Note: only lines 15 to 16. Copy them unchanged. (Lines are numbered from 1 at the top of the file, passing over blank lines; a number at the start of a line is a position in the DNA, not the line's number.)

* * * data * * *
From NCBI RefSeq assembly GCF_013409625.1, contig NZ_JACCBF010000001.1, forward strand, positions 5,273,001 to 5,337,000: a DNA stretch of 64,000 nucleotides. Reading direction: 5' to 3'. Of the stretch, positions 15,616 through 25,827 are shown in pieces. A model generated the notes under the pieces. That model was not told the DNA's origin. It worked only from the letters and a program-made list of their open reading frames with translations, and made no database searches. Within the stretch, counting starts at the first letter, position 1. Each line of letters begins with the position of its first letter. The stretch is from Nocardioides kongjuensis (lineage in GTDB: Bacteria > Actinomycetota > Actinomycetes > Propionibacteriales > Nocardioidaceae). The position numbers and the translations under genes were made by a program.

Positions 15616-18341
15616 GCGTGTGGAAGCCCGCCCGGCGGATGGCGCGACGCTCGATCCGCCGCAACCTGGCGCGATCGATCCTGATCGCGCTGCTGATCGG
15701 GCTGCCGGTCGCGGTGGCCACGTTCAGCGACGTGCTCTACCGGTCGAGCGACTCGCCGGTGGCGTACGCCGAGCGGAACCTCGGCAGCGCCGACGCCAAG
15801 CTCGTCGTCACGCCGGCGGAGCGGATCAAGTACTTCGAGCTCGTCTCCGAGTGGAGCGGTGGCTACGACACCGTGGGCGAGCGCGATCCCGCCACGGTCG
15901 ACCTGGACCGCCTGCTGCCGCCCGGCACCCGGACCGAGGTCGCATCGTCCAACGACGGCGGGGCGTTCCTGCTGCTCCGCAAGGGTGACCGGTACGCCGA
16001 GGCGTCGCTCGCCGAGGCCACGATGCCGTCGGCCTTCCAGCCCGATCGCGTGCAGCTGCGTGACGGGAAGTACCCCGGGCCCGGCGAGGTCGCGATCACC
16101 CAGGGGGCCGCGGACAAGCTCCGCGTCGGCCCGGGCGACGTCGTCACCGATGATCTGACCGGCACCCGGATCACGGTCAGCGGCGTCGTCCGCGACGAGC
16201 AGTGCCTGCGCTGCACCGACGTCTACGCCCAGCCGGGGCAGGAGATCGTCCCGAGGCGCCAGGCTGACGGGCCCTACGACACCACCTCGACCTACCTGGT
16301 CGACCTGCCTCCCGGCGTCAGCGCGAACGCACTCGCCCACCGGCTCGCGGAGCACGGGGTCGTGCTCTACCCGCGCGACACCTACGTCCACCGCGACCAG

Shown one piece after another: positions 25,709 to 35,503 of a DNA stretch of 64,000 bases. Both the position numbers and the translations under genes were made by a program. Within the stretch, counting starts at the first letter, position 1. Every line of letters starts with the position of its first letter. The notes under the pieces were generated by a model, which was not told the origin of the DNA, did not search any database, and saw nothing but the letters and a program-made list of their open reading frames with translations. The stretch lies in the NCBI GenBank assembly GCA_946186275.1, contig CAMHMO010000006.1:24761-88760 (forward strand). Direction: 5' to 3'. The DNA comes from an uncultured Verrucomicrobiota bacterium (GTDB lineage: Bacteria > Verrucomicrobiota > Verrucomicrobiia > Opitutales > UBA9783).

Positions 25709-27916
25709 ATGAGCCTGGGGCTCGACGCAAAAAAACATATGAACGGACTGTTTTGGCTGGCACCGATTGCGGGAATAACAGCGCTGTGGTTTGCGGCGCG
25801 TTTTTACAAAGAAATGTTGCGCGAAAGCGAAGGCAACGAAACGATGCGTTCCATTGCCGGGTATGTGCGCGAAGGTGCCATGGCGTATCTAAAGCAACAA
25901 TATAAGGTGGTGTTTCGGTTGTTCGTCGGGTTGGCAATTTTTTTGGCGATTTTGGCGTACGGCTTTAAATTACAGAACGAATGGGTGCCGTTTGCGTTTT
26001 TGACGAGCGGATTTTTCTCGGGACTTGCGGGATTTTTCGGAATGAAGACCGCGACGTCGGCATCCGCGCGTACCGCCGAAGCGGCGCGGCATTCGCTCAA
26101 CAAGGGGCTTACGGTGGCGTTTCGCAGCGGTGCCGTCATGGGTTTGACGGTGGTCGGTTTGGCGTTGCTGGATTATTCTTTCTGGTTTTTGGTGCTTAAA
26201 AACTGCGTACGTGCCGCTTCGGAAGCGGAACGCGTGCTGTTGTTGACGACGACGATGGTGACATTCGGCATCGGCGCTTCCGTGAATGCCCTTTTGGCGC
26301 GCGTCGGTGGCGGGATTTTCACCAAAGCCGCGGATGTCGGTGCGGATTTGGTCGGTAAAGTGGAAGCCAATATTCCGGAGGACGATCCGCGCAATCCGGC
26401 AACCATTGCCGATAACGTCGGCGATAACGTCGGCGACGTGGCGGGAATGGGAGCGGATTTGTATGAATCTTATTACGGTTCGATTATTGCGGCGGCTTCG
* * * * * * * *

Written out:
25901 TATAAGGTGGTGTTTCGGTTGTTCGTCGGGTTGGCAATTTTTTTGGCGATTTTGGCGTACGGCTTTAAATTACAGAACGAATGGGTGCCGTTTGCGTTTT
26001 TGACGAGCGGATTTTTCTCGGGACTTGCGGGATTTTTCGGAATGAAGACCGCGACGTCGGCATCCGCGCGTACCGCCGAAGCGGCGCGGCATTCGCTCAA